A dress code is required for most professions, especially those in the medical field.
In the field of Respiratory Therapy, how you dress can have a massive impact on patient care and satisfaction. That’s why it’s important to wear the proper uniforms while at work in the hospital setting. But you may be wondering, is there a dress code for Respiratory Therapists? That is what this article is all about!
Of course, each facility has its own set of rules when it comes to dress code requirements. With that said, for the most part, we all must meet certain professional standards for how we dress in the hospital. So let’s go ahead and cover these requirements so that you can avoid the most mistakes that Respiratory Therapists make.
Dress Code Requirements for Respiratory Therapists:
You must wear closed-toe shoes.
This one will be, pretty much, standard anywhere you go. You will definitely want to wear closed-toe shoes at all times.
Just think about when sticking an ABG —what if the needle were to slip out of your hand. You need shoes that will protect your feet from an accidental needle stick.
Closed-toe shoes just look more professional and that provide more protections as well. Here is our list of the Best shoes that we recommend for Respiratory Therapists.
Wear the right color scrubs.
Most hospitals requires each medical department to wear a separate color. So, in order to meet the dress code, you will need to wear whatever color they require you to wear.
This will be different at every hospital, of course, but you should always wear scrubs of the proper color.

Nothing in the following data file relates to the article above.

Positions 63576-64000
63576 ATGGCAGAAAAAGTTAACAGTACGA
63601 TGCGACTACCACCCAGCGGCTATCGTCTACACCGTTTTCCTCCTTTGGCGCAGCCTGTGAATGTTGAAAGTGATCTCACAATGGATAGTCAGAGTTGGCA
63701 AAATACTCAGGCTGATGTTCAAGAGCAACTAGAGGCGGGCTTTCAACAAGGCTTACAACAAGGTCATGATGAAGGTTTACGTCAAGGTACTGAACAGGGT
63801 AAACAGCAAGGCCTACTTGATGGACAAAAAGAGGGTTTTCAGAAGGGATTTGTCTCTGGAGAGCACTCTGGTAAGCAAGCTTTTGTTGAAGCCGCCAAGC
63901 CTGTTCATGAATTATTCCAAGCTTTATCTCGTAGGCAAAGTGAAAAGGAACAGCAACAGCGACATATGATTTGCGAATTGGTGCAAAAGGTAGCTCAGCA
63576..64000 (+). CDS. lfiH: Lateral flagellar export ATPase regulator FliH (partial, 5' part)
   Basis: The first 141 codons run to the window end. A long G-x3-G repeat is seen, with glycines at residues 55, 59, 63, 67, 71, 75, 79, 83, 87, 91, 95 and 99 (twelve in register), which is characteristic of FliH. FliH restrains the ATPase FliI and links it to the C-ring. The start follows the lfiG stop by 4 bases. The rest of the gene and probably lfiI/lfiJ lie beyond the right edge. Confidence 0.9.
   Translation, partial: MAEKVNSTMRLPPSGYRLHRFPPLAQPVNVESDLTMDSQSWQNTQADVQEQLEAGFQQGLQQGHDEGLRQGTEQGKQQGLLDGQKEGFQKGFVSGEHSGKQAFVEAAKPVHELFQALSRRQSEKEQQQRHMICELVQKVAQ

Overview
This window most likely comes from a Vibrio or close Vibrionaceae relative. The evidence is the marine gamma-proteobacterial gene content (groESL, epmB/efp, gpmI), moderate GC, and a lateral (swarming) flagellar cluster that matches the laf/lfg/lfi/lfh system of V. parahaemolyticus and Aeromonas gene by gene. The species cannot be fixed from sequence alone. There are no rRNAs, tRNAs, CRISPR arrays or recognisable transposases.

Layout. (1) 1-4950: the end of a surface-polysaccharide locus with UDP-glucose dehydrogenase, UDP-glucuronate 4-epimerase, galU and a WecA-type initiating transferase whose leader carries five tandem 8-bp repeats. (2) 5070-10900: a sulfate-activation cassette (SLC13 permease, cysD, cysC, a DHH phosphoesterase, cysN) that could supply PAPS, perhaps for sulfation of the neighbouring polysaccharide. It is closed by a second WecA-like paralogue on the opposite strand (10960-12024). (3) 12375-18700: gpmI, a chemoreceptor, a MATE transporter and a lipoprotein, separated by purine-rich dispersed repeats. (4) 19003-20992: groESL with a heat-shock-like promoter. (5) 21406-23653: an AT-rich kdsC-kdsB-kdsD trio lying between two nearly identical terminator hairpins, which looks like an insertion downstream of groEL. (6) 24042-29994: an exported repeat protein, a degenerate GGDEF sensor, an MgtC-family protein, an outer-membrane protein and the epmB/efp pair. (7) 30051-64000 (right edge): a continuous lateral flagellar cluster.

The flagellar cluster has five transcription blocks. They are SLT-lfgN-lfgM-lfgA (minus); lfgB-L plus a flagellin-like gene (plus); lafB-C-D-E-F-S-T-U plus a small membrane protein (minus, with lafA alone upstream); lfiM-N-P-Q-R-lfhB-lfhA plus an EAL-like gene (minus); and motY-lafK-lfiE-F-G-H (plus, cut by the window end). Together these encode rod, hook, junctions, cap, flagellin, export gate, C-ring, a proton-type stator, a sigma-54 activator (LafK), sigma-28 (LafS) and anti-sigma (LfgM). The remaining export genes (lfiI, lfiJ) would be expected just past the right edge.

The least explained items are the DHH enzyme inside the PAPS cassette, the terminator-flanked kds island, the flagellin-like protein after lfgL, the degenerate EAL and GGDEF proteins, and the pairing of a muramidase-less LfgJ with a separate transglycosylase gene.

For instance, my previous hospital required Respiratory Therapists to wear hunter green, while the nurses wore royal blue.
For the most part, I typically see Respiratory Therapists wearing shades of blue and green in most hospitals. If you need recommendations for good scrubs to wear, you can click the link to check out our list.
Wear a lab coat.
While this one isn’t required, I definitely recommend that every Respiratory Therapist wear a lab coat. For one reason, it just looks uber professional (and I’m all
On top of that, lab coats are made from flame-resistant materials. Students may be required to embroider their school logo patch on the lab coat. Click here to see the best lab coats for RTs.
Display your I.D. badge at all times.
Most hospitals require that you wear and display your identification badge at all times.
I think this is very important because it helps coworkers, patients, and even patient family members know who you are and what department you’re from. It helps build trust and put their mind at ease.
Also, you’ll probably need it to gain access to restricted areas.
If you’re in need of an badge holder will stand out and make you look amazing while on the job, check out this one that I found on Amazon.com.
Does it get any cuter than this badge holder? I think not. Grabs yours today.
Keep your uniform clean.
Always show up for work with your scrubs in tip-top shape. This means no stains or spots and try to keep them wrinkle-free as well.
As a Respiratory Therapist, you should always strive to look professional at all times. You’re not only representing yourself, but your department and fellow coworkers as well.
Keep jewelry to a minimum.
Limit the number of earrings that you wear to one pair. Also, for safety concerns, don’t wear earrings that are too big.
Try to limit rings to just your wedding bands or rings. Too many rings can actually interfere with your ability to perform important tasks, like sticking an ABG.
Bracelets and necklaces are acceptable, but again, just don’t overdo it.